When we planned a trip to Legoland with my nieces and nephews I was secretly jumping up and down at the opportunity to finally see Cypress Gardens. What was once a stand alone tourist attraction has now been absorbed into the Legoland theme park in Winter Haven, Florida. I’ve heard about the plant collections in these gardens for years and I was looking forward to experiencing myself.
According to Wikipedia, “Cypress Gardens opened on January 2, 1936 as a botanical garden planted by Dick Pope Sr. and his wife Julie. Over the years it became one of the biggest attractions in Florida, known for its water ski shows, gardens, and Southern Belles.” It changed hands several times, finally closing in 2009. In 2011 it was reopened as part of the Legoland attraction. After being involved in the horticulture industry for a while, I’ve heard many tales about the size of Cypress Gardens’ plants and of their unusual specimens.
The publicity and promotion of Cypress Gardens is now fairly minimal in the existing theme park. The Legoland website reads simply: “The beautiful and historic botanical gardens have been restored to pristine condition, and the collection of native plants, including azaleas and camellias, have been reclaimed and combined with a range of exotic species to create a horticultural masterpiece. Still standing sentinel in the garden is the vast Banyan tree that was planted as a seedling in 1939.”
I should mention that on the day we visited there was some minor flooding in the gardens and some pathways were closed. We entered across the main bridge and I couldn’t take my eyes off of this huge bougainvillea. It is monstrous!
You can see that same bougainvillea in this photo. A structure at the top of the hill invites visitors to continue walking to the top, led by long plantings of bright chartreuse ‘Gold Mound’ duranta trimmed to tight strips. In the distance is Lake Eloise, the western border of Cypress Gardens. I would love to learn more about the history of these. They are a little bit like the serpentine plantings at Chanticleer Gardens, but without the very curvaceous design.
I am not sure if it was because of the high water closing pathways or not, but there wasn’t a distinct flow to Cypress Gardens. As a huge supporter of gardening and the beauty of nature I was hoping that this area would be packed with kids and families, but we were really on our own for quite a bit of it. As we rounded each bend there were great specimens to be appreciated and the overall landscape was nice. I was excited to see this huge sausage tree, Kigelia pinnata, rising up through the shrubs. I wish there was a big sign that said “LOOK UP!” next to it so that everyone would see this cool tree.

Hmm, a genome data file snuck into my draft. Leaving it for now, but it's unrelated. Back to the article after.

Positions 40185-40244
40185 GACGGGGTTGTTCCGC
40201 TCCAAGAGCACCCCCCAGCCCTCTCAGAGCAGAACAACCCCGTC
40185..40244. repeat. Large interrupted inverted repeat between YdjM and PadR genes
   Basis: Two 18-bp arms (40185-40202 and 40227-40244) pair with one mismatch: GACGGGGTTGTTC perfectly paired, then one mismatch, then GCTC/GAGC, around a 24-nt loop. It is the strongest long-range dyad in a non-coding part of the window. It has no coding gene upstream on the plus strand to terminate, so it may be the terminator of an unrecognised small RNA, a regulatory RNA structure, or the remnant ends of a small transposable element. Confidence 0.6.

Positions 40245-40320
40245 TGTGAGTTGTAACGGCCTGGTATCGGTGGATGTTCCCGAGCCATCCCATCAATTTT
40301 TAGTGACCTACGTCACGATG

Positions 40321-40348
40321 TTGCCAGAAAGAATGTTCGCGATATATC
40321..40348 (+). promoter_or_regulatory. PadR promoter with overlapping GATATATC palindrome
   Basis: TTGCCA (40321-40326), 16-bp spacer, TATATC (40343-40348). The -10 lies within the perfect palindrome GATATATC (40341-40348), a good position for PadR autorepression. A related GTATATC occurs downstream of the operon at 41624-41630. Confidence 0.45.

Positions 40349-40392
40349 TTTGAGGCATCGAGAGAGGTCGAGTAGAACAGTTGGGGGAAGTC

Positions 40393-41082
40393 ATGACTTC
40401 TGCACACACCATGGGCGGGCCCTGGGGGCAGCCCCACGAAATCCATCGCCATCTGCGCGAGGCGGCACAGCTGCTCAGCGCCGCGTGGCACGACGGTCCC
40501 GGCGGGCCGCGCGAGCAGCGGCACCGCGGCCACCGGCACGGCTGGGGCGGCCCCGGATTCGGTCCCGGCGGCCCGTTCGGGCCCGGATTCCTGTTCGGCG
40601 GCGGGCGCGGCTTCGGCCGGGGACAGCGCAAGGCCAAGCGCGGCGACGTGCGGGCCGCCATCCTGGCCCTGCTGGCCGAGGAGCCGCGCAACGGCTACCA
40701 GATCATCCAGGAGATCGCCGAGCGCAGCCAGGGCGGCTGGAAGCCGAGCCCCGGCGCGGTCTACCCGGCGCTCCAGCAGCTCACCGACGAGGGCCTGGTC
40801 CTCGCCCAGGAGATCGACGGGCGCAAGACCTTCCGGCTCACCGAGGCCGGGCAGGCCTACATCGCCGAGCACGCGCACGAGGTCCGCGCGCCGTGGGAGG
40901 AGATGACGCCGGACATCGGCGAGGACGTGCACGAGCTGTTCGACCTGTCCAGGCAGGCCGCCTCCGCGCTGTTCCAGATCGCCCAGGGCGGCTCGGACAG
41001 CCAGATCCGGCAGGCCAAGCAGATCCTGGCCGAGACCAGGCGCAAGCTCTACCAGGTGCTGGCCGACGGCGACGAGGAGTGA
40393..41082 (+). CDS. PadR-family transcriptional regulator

The next plant that caught my attention were these shooting star clerodendrum, Clerodendrum quadriloculare. Our timing just happened to be right to see these in such a spectacular display of blooms. These were very large, at least 20′ tall, thanks to their warm lake-side environment and many years of growth.
As we worked our way through the gardens and closer to the lake’s edge we came to a little waterfall area. In the grassy area in front of this was this beautiful sculpture. I love the details that include a small tree frog and tillandsia. I didn’t see any information on the name of the piece or the artist but it was quite intricate and seemed to fit the location well.
As we left the small grotto-area and came through the trees we saw this amazing banyan tree! I can’t even pretend that this photo will capture the scale of this huge specimen. Planted in 1939, this 76 year old tree defies the area that it grows and continues to spread and thrive. Central Florida is traditionally a little too cold to grow these very tropical plants, but the warm micro climate here has nurtured this tree. You can see where the aerial roots of the tree have found hospitable places to grow and started to thicken and develop into large trunks. This tree is so large, and there are so many of these large trunks, that it is almost impossible to decide where the original trunk is at within the canopy. Just when you think you have reached the end of this tree you see more of these trunks spreading out across the gardens. Looking for a cool place to sit and relax? This is definitely the spot!
When I finally quit taking pictures of the banyan tree we came next to this two-headed palm. It probably goes without saying that I was pretty jazzed up by this much more than Mike. Palms are monocots, which means that technically they usually have just a single growing point, but somewhere along the line this plant seems to have been stressed to successfully branch. Pretty cool for a plant nerd.
As we passed the two-headed palm and started to get really close to the edge of Lake Eloise we were distinctly aware that this is prime alligator habitat. Not two minutes after making some jokes about this, we spotted this guy sunning on a bank. Yikes. So I don’t want to say that we cut our visit short, but we really didn’t dilly-dally in the natural areas by the water.
Coming back toward the banyan tree we made a small loop through an area filled with statues and artifacts from the far east. This was the largest piece to catch my eye, but there were many small pieces tucked throughout this part of the garden. Bamboo fountains, stone structures and a very simple plant palette set off this area. And of course there has to be bamboo! The plants in this area seem perfectly suited for an Asian garden and there are many water features and ponds to add to the tranquility.
We spent about 45 minutes walking through Cypress Gardens. It was so nice to finally see the famous gardens and the amazing plants that remain from one plant lovers dream garden. I look forward to seeing how Legoland builds on this historic garden– and hopefully in a way to inspire the next generation of young gardeners.